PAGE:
By Craig Anderton
Panning controls affect the stereo placement of signals, allowing to create a soundstage with width - you can pan some instruments to the center, some left, some right, and anywhere in between. This gives a more realistic mix, because in the real world, sounds do emanate from different locations (think about a live performance; the drums are almost always in the middle of the band).
However, panning isn't only about realism; it's also about keeping instruments from interfering with each other, as well as adding special effects. Here are some tips designed to help further your skills in the art of stereo.
Well, as least temporarily. When starting a mix, some engineers start with all the channels panned to the center to create a mono mix. This makes it easy to tell which sounds are "stepping on" each other. To take an extreme example, if you pan bass all the way to the left channel and the kick drum all the way to the right, you'll have no trouble separating. But when mixed in mono, these two bass signals might blend, and muddy each other. When listening in mono, it's possible to separate the instruments by other techniques, primarily equalization, so that they become even more distinct when spread in stereo.
As you set up stereo placement for instruments, think about your listener's position. For example, for a drummer the high-hat is on the left, and the toms on the right. For the audience, it's the reverse (Fig. 1).
Fig. 1: FXpansion's BFD Eco has an option to flip the stereo perspective between audience and drummer perspective.
I generally go for the performer's perspective, unless the object is to emulate a concert experience. For concerts, the audience perspective makes more sense because that's how the music would be experienced.
Low frequencies are fairly non-directional, whereas highs are very directional. As a result, pan low frequency sounds (kick drum, bass) toward the center of a mix, and higher frequency instruments (shaker, tambourine) further out to the left and right.
Placing the delays from a delay effect in the same spatial location as the sound being delayed may cause an indistinct sound. One "fix" is to weight your instrument to one side of the stereo spread, and the delayed sound (set to delayed only/no dry signal) to the opposite side. If you're using stereo delay on a lead instrument that's panned to center, you can get some lovely results by panning one channel of echo toward the left, and one toward the right. If the echoes are polyrhythmic, this can also give some ping-pong type effects. Of course, this can sound gimmicky if you're not careful, but if the echoes are mixed relatively low and there's some stereo reverb going on, the sense of spaciousness can be huge. Another option: Filter the echoes so they have more midrange or highs than the sound being delayed.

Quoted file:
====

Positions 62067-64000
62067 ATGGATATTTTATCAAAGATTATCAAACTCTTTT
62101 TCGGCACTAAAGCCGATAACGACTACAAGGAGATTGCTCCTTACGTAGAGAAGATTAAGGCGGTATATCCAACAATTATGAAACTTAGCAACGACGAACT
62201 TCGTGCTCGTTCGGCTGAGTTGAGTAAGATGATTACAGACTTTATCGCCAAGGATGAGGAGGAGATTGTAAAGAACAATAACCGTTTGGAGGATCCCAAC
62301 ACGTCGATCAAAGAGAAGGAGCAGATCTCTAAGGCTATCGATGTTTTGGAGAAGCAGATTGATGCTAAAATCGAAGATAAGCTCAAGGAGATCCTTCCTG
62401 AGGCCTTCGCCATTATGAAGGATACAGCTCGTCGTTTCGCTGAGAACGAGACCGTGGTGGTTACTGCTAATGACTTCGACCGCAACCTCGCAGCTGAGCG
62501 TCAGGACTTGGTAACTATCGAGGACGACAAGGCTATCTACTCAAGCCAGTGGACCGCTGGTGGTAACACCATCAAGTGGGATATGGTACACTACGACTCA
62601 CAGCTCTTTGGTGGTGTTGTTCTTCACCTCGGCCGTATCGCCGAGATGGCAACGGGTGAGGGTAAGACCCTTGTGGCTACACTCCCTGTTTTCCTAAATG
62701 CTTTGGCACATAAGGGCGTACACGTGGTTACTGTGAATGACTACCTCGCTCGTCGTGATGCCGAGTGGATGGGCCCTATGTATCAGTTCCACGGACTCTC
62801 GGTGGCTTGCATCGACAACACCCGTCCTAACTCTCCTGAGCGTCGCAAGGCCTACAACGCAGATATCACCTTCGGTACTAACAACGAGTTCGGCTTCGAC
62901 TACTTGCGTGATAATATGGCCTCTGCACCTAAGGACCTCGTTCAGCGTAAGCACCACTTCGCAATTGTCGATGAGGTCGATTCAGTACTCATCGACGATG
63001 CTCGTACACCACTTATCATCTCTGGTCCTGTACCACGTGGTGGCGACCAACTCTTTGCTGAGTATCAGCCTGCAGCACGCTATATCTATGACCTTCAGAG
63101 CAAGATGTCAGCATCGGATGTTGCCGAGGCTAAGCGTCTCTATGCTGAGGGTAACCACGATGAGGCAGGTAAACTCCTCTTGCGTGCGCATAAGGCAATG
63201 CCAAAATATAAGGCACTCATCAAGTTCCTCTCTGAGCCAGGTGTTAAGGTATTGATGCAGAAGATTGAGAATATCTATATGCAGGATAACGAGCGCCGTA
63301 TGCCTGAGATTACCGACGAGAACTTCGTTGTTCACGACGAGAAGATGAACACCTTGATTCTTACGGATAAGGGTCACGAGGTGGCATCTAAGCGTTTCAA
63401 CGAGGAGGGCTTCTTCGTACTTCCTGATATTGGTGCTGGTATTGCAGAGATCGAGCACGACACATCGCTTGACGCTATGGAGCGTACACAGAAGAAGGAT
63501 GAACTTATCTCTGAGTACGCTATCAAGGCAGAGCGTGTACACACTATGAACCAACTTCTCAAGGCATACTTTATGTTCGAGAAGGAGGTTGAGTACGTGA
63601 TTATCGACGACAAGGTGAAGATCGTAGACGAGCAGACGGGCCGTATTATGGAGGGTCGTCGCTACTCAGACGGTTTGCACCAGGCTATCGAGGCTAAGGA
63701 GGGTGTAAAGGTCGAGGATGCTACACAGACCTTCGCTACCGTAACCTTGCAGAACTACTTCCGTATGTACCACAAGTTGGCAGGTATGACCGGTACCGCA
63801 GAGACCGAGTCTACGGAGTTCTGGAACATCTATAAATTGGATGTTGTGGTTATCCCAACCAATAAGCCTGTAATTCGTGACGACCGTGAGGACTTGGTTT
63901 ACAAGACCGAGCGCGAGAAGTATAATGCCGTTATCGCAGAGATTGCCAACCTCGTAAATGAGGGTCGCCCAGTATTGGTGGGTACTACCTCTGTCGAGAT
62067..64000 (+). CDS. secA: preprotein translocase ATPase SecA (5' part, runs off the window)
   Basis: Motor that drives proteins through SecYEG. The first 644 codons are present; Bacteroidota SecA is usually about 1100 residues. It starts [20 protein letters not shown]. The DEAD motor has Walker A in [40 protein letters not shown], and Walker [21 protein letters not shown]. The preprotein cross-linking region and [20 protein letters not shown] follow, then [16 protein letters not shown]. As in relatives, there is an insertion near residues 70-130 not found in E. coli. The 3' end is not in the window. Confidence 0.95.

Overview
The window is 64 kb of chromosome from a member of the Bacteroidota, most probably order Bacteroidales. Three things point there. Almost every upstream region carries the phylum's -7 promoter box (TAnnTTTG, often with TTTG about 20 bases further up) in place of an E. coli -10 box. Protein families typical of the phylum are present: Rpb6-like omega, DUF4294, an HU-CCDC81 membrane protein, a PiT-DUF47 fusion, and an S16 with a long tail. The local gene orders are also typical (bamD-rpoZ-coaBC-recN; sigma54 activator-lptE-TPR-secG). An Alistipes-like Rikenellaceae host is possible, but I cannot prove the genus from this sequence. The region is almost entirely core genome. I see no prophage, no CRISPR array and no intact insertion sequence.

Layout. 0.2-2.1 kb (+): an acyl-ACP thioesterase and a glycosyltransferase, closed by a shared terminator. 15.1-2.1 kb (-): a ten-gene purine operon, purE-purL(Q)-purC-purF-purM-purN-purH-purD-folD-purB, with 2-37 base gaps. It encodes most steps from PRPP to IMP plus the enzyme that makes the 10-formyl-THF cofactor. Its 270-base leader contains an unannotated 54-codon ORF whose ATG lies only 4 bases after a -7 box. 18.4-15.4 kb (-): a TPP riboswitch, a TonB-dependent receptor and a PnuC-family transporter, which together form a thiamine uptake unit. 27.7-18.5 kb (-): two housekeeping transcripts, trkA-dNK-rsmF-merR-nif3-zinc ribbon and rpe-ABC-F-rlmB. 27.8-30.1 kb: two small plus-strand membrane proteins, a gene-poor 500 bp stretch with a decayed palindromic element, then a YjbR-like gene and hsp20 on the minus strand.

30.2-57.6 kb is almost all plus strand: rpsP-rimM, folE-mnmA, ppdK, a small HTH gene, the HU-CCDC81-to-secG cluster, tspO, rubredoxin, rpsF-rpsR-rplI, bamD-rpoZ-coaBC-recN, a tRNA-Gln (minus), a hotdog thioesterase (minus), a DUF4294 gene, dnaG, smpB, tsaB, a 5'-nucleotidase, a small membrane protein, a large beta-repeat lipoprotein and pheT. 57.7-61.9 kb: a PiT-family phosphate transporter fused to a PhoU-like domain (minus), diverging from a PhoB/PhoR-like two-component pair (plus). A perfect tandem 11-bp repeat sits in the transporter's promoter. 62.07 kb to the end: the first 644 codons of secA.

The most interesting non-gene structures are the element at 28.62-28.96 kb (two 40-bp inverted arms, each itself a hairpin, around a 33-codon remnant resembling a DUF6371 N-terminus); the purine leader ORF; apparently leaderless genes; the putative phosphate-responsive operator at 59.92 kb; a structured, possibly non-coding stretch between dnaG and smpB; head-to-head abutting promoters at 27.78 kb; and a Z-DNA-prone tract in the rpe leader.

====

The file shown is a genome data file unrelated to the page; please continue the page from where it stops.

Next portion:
Sure, you can just move panpots around arbitrarily until things sound good. But consider drawing a diagram of the intended "soundstage," much like the way theater people draw "marks" for where actors are supposed to stand. When it's time to mix, this diagram can be a helpful "map."
Here's a tip from Spencer Brewer (Laughing Coyote Studios) regarding an effect that Alex de Grassi uses a lot on his guitars to create a wider stereo image with two mics. However, note that this effect also works well with piano.
This "fills in" the center hole that normally occurs by panning the two main signals to the extreme left and right.
Many signal sources are still essentially mono (voice, vintage synths, electric guitar, etc.), but there are ways to "stereoize" sounds. The easiest option is to copy a track and "slip" it ahead or behind the original track to create a slight delay between the two, then pan the two tracks somewhat oppositely (Fig. 2).
Fig. 2: Two copies of the same vocal track in PreSonus Studio One Pro. The upper track is delayed by about a 32nd note; note that the upper track is panned toward the left, while the lower track is panned toward the right, to create a stereo effect.
In some cases, it's most effective to slip the original track ahead of the beat and the copy a little late, so that the two end up "averaging out" and hit in the pocket. But you can also use slipping to alter the feel somewhat. To "drag" the part a bit, keep the original on the beat and slip the copy a little later. For a more "insistent" feel, slip the copy ahead.
How much slip to add depends on the instrument's frequency range. If the delay is too short, the two signals may cancel to some extent and create comb filtering effects. This can result in a thin sound, much like a flanger stuck on a few milliseconds of delay. Lowering the copied signal's level can reduce these negative effects, but then the stereo image will be correspondingly less dramatic.
If the delay is too long, then you'll hear an echo effect. This can also be useful in creating a wider stereo image, but then you have to deal with the rhythmic implications-do you really want an audible delay? And if the delay is long enough, the sound will be more like two mono signals than a wide stereo signal.
Thankfully, it's easy to slide parts around in your DAW and experiment. Just be sure to check the final result in mono; if the sound ends up being thin or resonant, increase the delay time a tiny bit until both the stereo and mono sounds work equally well.
Craig Anderton is Editor Emeritus of Harmony Central. He has played on, mixed, or produced over 20 major label releases (as well as mastered over a hundred tracks for various musicians), and written over a thousand articles for magazines like Guitar Player, Keyboard, Sound on Sound (UK), and Sound + Recording (Germany). He has also lectured on technology and the arts in 38 states, 10 countries, and three languages.